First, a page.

For every single piece of scholarly or writing that is professional have ever written (including this one!), I started by writing the abstract. In doing so, I follow a format suggested by Philip Koopman of Carnegie Mellon University, that I happened upon through a Google search. His recommendation is the fact that an abstract will include five parts, paraphrased below:
- The motivation: exactly why is this extensive research important?
- The situation statement: What problem have you been wanting to solve?
- Approach: How did you go about solving the situation?
- Results: that which was the main takeaway?
- Conclusions: Exactly what are the implications?
To be clear, once I say I mean the very beginning that I write the abstract at the beginning of the writing process. Generally, it is first thing i actually do after I have an idea I think could be worth pursuing, even before I make an effort to do a literature review. This differs from Belcher’s recommendation, which is to write the abstract as the first step of a revision as opposed to the first faltering step associated with the writing process but i believe the benefits that Belcher identifies (a way to clarify and distill your ideas) are identical either way. Me establish early on exactly what question I’m trying to answer and why it’s worth answering for me, starting with the abstract at the very beginning has the added bonus of helping. In addition think it is beneficial to start thinking in what my approach may be, at the very least as a whole terms, before I start therefore I have a sense of how I’m going to go about answering my big question.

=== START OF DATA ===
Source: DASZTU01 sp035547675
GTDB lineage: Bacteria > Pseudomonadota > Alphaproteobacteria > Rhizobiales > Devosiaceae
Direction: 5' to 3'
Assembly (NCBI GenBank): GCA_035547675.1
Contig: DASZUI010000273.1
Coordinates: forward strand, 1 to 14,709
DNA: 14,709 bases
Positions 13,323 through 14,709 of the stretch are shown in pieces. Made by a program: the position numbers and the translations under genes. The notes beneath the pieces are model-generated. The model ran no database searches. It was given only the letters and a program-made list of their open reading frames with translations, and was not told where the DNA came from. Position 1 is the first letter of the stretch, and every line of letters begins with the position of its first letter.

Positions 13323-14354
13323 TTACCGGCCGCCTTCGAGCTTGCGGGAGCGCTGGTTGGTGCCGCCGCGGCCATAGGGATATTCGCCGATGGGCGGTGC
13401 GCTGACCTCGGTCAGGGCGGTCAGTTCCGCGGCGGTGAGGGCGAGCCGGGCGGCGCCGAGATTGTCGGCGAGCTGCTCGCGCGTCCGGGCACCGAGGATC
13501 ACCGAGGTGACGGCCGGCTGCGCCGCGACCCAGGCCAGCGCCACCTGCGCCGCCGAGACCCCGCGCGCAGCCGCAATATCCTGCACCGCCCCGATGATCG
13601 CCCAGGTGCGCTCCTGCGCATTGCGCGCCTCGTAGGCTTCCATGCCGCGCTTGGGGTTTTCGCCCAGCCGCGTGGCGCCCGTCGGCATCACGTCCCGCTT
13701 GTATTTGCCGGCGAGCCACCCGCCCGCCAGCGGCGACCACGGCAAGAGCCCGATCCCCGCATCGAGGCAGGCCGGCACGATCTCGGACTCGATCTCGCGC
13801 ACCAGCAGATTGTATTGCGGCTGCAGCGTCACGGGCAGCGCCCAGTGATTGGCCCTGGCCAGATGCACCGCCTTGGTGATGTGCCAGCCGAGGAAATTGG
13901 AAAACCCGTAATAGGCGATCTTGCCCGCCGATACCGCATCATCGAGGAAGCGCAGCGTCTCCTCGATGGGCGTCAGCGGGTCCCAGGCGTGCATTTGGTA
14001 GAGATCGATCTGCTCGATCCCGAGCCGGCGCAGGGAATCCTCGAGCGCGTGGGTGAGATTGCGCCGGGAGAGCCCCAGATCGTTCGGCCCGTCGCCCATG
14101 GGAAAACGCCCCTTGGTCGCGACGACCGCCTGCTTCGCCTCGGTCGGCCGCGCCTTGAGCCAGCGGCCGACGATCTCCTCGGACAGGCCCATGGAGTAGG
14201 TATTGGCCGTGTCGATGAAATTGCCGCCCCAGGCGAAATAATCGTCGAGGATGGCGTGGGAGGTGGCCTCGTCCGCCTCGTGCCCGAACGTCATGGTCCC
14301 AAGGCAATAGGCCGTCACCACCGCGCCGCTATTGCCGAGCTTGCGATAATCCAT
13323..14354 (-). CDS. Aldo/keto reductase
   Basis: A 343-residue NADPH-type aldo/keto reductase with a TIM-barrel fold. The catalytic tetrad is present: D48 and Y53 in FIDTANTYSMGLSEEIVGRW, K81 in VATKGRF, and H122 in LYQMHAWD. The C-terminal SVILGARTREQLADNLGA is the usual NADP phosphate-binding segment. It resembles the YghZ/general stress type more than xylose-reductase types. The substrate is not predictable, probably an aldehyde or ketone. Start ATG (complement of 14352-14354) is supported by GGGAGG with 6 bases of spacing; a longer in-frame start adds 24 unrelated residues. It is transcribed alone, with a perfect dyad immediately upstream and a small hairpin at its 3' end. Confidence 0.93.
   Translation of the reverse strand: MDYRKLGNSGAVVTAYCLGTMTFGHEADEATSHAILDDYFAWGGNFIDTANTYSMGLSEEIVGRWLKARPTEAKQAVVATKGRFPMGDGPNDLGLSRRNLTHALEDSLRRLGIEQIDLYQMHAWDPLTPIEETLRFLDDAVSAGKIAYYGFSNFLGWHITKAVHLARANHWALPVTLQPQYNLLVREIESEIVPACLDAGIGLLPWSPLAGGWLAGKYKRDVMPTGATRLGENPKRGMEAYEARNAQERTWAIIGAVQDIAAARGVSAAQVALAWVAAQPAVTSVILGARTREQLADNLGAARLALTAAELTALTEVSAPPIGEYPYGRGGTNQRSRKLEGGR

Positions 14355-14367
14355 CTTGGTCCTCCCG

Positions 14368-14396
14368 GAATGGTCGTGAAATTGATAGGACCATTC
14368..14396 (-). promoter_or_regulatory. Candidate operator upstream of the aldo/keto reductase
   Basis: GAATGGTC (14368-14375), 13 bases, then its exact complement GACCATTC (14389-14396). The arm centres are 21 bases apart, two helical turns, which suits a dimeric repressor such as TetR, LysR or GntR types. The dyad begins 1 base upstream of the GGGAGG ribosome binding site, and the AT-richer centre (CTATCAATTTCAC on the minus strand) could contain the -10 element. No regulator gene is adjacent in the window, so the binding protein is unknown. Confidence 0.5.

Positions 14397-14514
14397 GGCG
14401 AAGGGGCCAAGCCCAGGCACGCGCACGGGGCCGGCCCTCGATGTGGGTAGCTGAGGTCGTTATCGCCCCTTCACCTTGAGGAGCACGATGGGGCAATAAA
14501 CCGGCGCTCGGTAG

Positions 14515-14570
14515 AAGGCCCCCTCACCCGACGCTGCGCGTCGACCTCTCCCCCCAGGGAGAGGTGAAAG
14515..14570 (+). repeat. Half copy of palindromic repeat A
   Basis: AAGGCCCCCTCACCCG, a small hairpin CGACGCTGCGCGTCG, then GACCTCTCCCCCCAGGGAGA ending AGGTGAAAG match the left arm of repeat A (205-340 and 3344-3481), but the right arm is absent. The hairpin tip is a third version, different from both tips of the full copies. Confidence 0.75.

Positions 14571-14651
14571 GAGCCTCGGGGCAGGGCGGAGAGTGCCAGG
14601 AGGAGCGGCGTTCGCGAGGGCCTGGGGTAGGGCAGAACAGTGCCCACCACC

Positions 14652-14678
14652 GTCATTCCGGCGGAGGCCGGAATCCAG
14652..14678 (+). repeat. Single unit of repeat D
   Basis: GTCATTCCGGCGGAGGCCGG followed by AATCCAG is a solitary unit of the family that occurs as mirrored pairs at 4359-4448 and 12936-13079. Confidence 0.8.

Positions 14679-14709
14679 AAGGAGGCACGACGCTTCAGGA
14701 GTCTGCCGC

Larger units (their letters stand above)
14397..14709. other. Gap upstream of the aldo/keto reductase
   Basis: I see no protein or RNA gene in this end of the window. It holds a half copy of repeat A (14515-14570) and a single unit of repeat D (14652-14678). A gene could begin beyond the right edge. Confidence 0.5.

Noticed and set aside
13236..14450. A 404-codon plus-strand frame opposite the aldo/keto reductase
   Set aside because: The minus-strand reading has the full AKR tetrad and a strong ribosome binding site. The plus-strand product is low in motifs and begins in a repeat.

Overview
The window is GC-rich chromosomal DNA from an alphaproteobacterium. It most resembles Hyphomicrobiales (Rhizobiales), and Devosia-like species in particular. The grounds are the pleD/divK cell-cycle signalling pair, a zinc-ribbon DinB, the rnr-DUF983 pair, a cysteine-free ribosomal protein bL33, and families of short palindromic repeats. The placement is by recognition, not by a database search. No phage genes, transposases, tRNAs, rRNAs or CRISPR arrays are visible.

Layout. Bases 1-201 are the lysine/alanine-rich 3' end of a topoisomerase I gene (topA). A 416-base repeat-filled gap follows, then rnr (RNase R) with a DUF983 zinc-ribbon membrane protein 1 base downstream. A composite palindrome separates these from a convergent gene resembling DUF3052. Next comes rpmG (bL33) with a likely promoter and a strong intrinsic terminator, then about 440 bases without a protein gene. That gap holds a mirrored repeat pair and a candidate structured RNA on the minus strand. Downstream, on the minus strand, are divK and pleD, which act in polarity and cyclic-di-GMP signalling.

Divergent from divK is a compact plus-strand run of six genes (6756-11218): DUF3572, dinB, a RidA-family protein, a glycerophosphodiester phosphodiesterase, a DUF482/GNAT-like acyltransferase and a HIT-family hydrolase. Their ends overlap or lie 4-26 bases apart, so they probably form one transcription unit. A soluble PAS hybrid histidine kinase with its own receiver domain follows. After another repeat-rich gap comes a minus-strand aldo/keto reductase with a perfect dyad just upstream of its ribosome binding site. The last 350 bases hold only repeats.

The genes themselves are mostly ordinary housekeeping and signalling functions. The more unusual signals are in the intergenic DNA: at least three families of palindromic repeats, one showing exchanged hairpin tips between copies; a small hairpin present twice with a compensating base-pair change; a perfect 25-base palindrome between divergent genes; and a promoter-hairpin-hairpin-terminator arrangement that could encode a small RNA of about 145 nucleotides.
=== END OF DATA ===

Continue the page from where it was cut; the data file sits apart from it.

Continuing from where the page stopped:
So now you’re probably wondering: if this part comes at the very beginning of this writing process, how will you come up with the results and conclusions? You can’t know very well what those will likely to be before you’ve actually done the study.
“…writing the abstract first commits you to nothing. It’s just a way to organize and clarify your thinking.”
It’s true that your results in addition to conclusions you draw until you have some real data to work with from them will not actually be known. But understand that research should involve some sort of hypothesis or prediction. Stating what you think the total results will be in early stages is a means of forming your hypothesis. Thinking by what the implications should be in case your hypothesis is proven can help you think about why your projects will matter.